One day prior to the operation, MSCTA was carried out. The most common causes of vascular occlusion were atherosclerosis in 27 (71.1%) of the patients, thrombosis in 6 (15.8%) cases, vasculitis in 3 (7.9%) and trauma in 2 (5.3%) (Fig. 3). MSCTA results demonstrated the stenosis of superficial femoral artery as the most common site of stenosis in 11 of the patients (28.9%) (Fig. 4). Spearman’s correlation coefficient,measuring the inter-rater reliability presented the value of 0.837 which shows a high degree of agreement between the raters (p=0.000). Conclusively, AD of the lower extremities 84.2% (n=32) was more common than the upper extremities 15.8% (n=6). There were no adverse events from performing MSCTA.

Fig. 3. Distribution of etiologic factors of arterial disease.

 

Fig. 4. Distribution of the involvement of different arteries.

Estimates
 The sensitivity, specificity, positive predictive value (PPV), negative predictive value (NPV), accuracy, true positive, true negative, false positive, false negative, positive likelihood ratio, negative likelihood ratio and the diagnostic odds ratio of MSCTA compared to surgery is depicted in Table 1. The results of MSCTA were compared with surgery as a standard of reference which showed concordance in the majority of patients 81.6% (n=31). Discordance was observed in 18.4% (n=7) of the results. Cut-off sites were correctly identified by MSCTA in 97.3% (n=37) of the cases. The most common sites of discordance observed in our study were in run-off sites 18.2% (n=6) (Table 2). Additionally, there was no statistically significant relation observed between the site (p=0.80), cause (p=0.70) or side (left or right, p=0.97) of stenosis with concordance of MSCTA and surgical findings.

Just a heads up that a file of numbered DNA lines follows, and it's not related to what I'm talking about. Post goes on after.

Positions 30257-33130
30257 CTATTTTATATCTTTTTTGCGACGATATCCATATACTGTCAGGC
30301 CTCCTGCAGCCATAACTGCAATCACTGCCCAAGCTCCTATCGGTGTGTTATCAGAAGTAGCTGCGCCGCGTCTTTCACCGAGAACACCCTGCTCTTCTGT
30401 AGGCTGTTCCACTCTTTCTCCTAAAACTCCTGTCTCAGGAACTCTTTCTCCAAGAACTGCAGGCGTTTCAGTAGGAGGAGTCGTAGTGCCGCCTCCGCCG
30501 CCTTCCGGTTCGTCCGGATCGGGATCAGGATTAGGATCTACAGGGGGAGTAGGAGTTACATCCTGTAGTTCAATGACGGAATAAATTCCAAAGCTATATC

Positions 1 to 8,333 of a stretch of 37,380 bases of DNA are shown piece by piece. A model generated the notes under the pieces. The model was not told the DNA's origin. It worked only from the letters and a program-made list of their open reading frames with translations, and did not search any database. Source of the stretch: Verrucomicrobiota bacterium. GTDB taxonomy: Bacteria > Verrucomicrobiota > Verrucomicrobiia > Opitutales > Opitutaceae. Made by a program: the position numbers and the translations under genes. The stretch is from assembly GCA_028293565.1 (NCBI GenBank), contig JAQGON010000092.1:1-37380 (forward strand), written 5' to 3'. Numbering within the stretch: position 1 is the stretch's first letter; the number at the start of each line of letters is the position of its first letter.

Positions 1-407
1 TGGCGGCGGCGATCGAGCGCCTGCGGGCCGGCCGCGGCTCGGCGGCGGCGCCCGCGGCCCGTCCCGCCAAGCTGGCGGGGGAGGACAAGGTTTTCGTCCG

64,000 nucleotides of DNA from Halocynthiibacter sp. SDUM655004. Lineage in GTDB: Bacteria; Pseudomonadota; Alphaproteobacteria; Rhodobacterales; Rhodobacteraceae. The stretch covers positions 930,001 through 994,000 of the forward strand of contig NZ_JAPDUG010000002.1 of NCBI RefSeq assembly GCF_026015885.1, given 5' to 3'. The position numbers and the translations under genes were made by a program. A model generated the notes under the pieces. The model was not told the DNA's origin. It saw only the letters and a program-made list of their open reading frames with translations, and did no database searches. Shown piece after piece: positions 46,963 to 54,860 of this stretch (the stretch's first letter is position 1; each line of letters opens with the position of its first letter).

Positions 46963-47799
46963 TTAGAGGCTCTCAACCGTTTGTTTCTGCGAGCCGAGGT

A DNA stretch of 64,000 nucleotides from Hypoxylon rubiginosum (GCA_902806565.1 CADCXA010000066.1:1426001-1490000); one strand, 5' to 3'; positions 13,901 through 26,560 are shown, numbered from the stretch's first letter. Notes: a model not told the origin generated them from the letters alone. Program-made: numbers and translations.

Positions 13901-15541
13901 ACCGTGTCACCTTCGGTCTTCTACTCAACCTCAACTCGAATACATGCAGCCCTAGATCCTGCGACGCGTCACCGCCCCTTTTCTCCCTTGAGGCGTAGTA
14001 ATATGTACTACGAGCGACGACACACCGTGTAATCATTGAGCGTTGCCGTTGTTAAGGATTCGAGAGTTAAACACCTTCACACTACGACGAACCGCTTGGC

Table 1. Sensitivity, Specificity, Positive Predictive Value (PPV), Negative Predictive Value (NPV), True Positive, True Negative, False Positive, False Negative, Positive Likelihood Ratio, Negative Likelihood Ratio and the Diagnostic Odds Ratio of MSCTA Compared to Surgery .

 

Lower Limb

Upper Limb

Total

Confidence Interval 95%

Sensitivity

83.8%

100%

86%

0.7274 to 0.9344

Specificity

96%

100%

96.9%

0.8468 to 0.9946

Positive Predictive Value

96.8%

100%

97.4%

0.8456 to 0.9986

Negative Predictive Value

81.3%

100%

84.2%

0.6807 to 0.9341